Diabetes Prevention in Michigan
Diabetes Prevention in Michigan | Michigan Diabetes Prevention Network
Diabetes can be prevented! Evidence from the original Diabetes Prevention Program showed modest lifestyle change can reduce risk of diabetes for those people at high risk–just losing 5-7% of body weight and being physically active most days of the week.
At the Michigan Diabetes Prevention and Control Program, we work with partners across the state to educate and inform the public and health care providers about the facts on diabetes prevention and provide links to resources.
For more information, contact Richard Wimberley, MPA, at firstname.lastname@example.org.
What is prediabetes? Who is at high risk?
National Diabetes Prevention Program Video Partners and links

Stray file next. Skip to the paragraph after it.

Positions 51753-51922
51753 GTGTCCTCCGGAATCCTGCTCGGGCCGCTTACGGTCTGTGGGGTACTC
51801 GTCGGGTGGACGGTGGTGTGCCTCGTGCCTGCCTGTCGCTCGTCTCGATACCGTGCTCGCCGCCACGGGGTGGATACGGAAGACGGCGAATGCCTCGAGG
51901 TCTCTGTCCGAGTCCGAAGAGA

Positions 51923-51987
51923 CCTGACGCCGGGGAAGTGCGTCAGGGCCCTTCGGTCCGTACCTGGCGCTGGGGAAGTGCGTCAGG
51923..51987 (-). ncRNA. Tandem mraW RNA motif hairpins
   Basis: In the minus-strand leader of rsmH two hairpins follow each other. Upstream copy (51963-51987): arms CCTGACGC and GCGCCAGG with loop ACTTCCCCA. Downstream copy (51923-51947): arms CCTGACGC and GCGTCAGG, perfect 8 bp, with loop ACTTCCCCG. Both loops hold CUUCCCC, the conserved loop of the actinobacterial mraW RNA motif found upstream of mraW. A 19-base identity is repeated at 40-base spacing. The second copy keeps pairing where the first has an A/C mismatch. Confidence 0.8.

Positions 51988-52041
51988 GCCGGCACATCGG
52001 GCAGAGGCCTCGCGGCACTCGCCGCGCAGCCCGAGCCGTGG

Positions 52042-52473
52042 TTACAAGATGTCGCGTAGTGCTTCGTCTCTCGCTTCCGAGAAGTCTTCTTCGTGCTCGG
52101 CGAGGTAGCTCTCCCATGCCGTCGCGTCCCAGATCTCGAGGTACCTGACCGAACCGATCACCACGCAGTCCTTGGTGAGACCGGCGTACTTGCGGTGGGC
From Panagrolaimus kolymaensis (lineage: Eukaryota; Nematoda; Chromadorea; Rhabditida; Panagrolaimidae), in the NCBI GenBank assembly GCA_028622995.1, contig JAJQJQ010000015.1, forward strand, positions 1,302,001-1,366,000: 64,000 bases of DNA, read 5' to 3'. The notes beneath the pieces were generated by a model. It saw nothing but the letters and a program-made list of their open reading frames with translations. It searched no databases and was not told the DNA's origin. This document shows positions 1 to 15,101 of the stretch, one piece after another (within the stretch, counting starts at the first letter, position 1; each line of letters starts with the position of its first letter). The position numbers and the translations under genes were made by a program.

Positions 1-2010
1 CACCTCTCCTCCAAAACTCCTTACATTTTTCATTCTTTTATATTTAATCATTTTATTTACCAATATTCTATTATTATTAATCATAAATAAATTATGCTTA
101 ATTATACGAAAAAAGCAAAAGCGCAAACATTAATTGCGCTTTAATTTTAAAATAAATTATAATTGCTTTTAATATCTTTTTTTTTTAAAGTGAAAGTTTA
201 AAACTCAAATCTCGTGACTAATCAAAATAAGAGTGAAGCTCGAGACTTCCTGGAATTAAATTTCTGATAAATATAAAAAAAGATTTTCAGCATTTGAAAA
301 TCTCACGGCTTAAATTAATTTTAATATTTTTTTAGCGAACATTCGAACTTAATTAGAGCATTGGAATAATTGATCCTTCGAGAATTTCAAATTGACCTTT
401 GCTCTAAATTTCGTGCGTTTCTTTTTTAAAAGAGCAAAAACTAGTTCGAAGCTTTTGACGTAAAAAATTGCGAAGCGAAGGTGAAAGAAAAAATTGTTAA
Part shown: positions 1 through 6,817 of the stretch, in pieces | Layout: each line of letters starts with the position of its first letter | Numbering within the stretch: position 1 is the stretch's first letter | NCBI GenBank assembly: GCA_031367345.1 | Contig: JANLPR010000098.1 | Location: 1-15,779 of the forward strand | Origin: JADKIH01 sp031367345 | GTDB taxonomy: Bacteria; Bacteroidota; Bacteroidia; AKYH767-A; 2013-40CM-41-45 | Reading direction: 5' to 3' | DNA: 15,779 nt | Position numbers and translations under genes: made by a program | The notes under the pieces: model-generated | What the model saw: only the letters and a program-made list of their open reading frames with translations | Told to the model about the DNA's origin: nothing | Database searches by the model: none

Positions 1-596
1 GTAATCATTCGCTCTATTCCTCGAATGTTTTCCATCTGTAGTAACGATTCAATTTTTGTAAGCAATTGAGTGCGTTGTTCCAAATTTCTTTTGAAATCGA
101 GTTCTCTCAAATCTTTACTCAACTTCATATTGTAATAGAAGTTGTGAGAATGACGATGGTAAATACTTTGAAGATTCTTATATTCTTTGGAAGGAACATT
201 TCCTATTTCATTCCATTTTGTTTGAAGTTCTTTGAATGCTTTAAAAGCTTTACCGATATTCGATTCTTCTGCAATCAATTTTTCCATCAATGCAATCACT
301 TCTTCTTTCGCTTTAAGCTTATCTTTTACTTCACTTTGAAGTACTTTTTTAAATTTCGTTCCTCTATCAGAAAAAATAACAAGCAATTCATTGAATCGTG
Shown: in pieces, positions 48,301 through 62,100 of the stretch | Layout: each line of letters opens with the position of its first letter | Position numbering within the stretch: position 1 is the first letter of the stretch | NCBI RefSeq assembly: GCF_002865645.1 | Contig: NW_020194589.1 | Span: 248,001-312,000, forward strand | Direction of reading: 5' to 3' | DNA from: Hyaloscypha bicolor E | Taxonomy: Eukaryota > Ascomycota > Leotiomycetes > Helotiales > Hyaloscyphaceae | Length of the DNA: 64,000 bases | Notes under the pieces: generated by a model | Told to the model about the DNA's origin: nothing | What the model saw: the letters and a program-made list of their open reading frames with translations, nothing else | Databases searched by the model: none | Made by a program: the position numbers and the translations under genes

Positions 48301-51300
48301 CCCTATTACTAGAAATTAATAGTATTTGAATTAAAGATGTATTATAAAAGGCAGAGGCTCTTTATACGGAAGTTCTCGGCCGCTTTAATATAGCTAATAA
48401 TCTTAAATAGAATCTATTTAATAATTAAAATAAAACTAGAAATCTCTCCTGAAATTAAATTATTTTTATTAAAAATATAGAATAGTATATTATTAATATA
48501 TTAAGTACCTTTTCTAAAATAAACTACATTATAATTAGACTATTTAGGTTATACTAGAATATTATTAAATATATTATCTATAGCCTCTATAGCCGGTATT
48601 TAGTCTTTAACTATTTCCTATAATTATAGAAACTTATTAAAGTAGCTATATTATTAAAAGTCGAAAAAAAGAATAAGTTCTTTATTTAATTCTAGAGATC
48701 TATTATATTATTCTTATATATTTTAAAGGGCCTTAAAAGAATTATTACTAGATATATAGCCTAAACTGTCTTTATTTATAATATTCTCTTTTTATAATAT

Data and Facts
Prediabetes is the when people have blood glucose level slightly higher than normal, but not yet considered diabetes. Research showed that people with prediabetes and those at high risk could significantly reduce their risk of diabetes making modest lifestyle changes–lose 5-7% body weight and be physically active at least 150 minutes a week (at least 5 days, 30 minutes of moderate physical activity).
Just making these changes for life, goes a long way to lower risk of diabetes. Some other risk factors for diabetes are: being over overweight or obese, not physically active, older than 45 years, having family history or a history of gestational diabetes.
Learn your risk by taking this simple test or Take the Quiz at cdc.gov/diabetes/prevention/ (on right side of page)
What is the Diabetes Prevention Program (DPP)?
The Centers for Disease Control and Prevention implemented the Diabetes Prevention Recognition Program to provide guidelines for organizations willing to deliver high quality and standardized diabetes prevention activities across the nation.
The Recognition Program seeks to assure quality and fidelity by establishing protocol and guidelines. Organizations can apply directly to the CDC for "pending recognition" to deliver the DPP. To learn more, visit the CDC Diabetes Prevention Program Recognition webpage.